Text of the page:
It’s here! My parents were here! What luck!!!
My dad’s doctor had studied under Dr. Michael DeBakey! (Google him, he’s a big deal) – they told us 3 weeks of chemo and 2 of radiation and the tumor would be GONE!
Dad said, ‘no’
He said he was tired.
He said he was done.
He took my mom and left Texas and flew back to New Hampshire.
(Can you tell I’m a little bitter?)
I know, I know, I know… it’s HIS choice. It’s HIS body. It’s HIS life.
But it’s not just affecting him.
My mom LOVES to travel. (My mom has (undiagnosed) ADHD and can’t sit still) My mom is a social butterfly. My mom knows everyone in town. My mom loves to shop (she’s all about the bargains – getting a good deal is an adrenaline rush for her)
My mom deserves better than this.
My mom is now a prisoner in her own home.
My dad has chosen his own destiny – but DAMN… he’s sucking her right down with him.
I’m 3000 miles away with two young kids, a husband with a job and volunteer activities up the yin-yang. I’m no help.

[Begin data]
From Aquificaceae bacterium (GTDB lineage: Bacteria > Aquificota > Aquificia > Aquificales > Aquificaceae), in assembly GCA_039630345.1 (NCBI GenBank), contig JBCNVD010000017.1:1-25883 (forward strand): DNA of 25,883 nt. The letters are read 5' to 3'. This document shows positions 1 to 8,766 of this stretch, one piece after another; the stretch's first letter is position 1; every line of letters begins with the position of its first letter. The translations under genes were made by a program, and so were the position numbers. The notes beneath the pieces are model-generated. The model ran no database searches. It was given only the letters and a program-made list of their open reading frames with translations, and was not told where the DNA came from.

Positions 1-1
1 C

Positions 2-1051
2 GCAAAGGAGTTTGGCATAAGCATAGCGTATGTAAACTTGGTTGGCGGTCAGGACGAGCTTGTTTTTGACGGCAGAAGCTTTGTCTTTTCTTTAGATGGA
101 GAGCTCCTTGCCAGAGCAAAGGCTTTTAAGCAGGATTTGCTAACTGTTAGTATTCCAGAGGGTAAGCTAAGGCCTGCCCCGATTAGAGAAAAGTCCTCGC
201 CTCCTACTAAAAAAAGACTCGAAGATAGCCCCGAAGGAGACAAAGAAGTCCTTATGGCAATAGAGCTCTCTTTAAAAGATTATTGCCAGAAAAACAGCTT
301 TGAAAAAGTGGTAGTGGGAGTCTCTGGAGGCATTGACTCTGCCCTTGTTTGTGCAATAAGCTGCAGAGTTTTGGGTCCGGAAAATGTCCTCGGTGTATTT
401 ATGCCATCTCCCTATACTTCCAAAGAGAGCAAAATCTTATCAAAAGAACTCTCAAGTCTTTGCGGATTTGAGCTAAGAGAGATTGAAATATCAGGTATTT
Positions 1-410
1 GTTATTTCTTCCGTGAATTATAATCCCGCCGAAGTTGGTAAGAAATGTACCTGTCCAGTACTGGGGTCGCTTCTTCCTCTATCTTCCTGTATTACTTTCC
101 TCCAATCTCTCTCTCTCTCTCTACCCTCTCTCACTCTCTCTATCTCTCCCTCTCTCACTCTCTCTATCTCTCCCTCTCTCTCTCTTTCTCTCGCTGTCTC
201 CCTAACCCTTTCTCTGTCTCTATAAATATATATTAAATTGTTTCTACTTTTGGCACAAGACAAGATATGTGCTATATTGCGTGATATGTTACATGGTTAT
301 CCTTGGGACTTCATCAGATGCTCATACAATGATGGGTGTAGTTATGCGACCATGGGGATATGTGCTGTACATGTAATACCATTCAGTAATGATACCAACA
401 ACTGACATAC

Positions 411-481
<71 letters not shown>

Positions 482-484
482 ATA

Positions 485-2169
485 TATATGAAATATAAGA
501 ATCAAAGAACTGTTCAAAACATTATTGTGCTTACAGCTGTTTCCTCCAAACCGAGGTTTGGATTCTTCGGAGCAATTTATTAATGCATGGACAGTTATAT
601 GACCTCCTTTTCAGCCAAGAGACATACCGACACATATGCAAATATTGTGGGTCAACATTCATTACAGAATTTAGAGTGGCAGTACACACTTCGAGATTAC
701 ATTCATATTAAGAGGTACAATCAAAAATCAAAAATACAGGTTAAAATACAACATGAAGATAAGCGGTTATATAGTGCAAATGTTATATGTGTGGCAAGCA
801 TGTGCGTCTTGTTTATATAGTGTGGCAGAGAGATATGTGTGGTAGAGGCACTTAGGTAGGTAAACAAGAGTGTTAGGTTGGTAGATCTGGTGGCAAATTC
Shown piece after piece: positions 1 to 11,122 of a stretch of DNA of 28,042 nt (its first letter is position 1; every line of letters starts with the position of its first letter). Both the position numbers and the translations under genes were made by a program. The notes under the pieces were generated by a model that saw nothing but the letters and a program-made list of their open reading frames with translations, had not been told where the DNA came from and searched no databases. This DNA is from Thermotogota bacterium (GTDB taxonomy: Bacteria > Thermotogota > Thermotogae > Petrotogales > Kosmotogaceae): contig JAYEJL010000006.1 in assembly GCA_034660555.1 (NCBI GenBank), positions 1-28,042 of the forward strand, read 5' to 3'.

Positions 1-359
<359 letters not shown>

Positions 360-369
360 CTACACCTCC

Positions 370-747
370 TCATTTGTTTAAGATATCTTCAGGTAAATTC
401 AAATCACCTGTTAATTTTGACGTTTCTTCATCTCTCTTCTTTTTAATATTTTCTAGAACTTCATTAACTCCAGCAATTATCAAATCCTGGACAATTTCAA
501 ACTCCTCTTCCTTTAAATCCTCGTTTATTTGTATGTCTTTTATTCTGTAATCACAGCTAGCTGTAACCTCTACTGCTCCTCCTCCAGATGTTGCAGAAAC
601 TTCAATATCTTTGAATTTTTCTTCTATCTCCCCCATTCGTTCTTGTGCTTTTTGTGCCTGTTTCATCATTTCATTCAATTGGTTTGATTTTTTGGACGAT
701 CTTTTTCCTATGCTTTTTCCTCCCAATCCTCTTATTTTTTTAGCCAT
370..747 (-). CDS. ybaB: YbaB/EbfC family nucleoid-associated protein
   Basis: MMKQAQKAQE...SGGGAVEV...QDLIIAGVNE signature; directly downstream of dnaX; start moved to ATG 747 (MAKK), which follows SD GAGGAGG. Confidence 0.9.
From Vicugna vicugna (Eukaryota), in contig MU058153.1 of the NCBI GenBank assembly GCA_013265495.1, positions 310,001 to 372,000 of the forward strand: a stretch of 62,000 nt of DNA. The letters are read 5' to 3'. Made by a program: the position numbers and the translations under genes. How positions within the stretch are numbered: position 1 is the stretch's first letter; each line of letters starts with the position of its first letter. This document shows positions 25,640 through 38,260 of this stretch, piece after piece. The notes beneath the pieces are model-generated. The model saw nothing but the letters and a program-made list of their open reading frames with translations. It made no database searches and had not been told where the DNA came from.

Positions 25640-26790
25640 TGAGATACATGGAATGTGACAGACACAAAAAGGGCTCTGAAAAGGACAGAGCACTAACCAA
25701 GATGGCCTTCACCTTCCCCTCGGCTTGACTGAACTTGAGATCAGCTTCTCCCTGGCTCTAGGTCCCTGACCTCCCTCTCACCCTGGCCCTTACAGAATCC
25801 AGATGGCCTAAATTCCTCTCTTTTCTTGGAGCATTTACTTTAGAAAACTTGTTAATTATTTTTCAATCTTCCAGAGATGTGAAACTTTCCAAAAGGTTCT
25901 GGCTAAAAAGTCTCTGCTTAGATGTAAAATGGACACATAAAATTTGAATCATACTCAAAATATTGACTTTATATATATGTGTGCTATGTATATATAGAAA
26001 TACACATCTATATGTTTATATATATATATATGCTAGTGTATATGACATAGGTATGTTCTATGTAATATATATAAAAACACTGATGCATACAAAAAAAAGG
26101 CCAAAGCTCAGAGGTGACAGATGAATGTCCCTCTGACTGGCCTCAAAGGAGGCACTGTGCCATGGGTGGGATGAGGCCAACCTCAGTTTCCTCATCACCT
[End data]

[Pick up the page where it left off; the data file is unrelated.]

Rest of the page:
I call her five times a day (sometimes more). I try and provide a diversion. I try to listen. I try to comprehend. I try not to take it personally.
Most of her friends don’t visit her anymore.
They can’t go up to see her because ……. (you fill in the blank)
It’ll bother her
It’ll bother him
They don’t have time
They don’t know what to say
They have other prior engagements
The dog barks
The moon is full
The tide is high
…………….Yada yada yada
All this being said…
Don’t forget the caretakers – there’s morphine and fentanyl and lorazepam for diseases… but no painkillers for a broken heart.
About the author: Amy Lord Gonzalezbio:
Transplanted New Hampshire girl, currently residing in the country of Texas. Stay-at-home mom, rock star wife who makes a mean enchilada and still cheers for the Red Sox and Patriots from afar.
contact info: firstname.lastname@example.org